science under the microscope
Latin American and Caribbean nations prepare for a major
conference on Science, Technology and Innovation for Sustainable
just how much of a 'science culture' is there in the Caribbean?
All Caribbean nations, both individually
and through Caricom, recognize they will have to make major
progress in absorbing and applying S&T to improve their
populations' standard of living. [More]
Modest R&D expenditure
Gross expenditure on R&D (GERD) is modest
(see table). Statistics show that the amount of funds actually
available to R&D is proportionate to the tiny size of
the Caribbean economies.
a long way to go in scholarly output
The scholarly publication rates of research
institutions outside the academic sector are insignificant.
difficulties for R&D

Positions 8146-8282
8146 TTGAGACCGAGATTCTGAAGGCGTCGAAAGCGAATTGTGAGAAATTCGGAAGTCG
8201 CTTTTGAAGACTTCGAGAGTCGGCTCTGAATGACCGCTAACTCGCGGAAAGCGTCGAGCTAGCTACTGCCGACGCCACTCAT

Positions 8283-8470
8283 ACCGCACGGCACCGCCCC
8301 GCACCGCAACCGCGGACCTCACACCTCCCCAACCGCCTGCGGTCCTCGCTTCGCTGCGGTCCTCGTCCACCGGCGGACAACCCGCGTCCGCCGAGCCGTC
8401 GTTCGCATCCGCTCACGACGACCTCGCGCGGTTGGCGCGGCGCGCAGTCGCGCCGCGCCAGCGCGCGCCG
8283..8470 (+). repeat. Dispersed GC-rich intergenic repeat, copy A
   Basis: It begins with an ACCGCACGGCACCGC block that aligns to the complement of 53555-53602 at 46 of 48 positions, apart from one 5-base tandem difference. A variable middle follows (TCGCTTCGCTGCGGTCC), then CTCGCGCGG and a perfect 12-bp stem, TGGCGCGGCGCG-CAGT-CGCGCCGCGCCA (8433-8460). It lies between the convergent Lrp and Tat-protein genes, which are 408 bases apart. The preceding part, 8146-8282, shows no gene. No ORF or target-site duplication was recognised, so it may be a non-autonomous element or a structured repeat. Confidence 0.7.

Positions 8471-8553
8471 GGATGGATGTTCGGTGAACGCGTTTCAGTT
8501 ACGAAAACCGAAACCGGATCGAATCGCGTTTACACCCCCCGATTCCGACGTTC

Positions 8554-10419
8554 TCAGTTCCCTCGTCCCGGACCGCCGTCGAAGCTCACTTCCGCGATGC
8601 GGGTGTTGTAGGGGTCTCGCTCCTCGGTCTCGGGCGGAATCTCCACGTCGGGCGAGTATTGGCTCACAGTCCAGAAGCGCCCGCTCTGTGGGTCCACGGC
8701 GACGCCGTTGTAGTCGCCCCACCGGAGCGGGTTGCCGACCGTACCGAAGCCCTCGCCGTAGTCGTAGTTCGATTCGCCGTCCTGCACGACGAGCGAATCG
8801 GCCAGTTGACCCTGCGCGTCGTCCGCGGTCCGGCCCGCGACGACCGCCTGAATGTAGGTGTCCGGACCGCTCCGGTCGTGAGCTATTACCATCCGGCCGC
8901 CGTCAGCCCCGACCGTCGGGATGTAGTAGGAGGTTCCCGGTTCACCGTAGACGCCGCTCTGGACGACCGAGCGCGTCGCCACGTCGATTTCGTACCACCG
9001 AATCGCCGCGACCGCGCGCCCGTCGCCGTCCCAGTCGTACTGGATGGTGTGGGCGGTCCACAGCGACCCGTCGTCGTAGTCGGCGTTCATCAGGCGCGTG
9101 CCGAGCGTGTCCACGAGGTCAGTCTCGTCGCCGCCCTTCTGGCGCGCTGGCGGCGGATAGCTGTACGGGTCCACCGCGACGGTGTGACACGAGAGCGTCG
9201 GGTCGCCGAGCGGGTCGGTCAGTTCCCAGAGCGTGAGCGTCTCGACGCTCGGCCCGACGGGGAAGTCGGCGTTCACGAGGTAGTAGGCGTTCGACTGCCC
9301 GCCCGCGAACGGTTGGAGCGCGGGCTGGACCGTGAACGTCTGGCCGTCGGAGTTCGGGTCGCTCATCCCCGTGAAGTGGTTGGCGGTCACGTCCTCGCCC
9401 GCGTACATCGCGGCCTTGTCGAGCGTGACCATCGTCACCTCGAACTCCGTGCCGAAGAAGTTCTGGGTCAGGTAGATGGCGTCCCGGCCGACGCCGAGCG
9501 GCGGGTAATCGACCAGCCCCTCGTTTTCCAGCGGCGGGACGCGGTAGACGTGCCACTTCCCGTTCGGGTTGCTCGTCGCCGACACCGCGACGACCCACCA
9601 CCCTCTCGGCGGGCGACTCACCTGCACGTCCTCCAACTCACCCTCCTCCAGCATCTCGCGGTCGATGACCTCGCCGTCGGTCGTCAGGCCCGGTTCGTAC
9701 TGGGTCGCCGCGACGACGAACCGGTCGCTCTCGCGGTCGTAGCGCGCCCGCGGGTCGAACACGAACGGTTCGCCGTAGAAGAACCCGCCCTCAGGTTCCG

The most serious difficulties
are lack of funding, inability to attract and keep quality
staff, and poor working conditions, including with regard
to salaries, maintenance of equipment and staff development
drain expected to rise
The challenge of migration
affects the Caribbean greatly. For example, in the years
1991-2000, Jamaica saw some 20 000-25 000 (close to 1% of
the population) emigrate each year, according to the Planning
Institute of Jamaica (2000). Some 11-15% of those migrating
have skills or professions which might include S&T fields.
of motivation unchecked for too long
There are also minor problems,
such as poor staff retention, lack of a systemic approach
to staff development, lack of short-term research attachments,
recruitment difficulties in competitive areas like information
technology and a seeming lack of motivation among some researchers
which has gone unchecked for too long.
the Caribbean's voice heard
There are three regional
scientific organizations in existence: the Caribbean Academy
of Sciences, Cariscience (see box) and the Caribbean Council
of Science and Technology.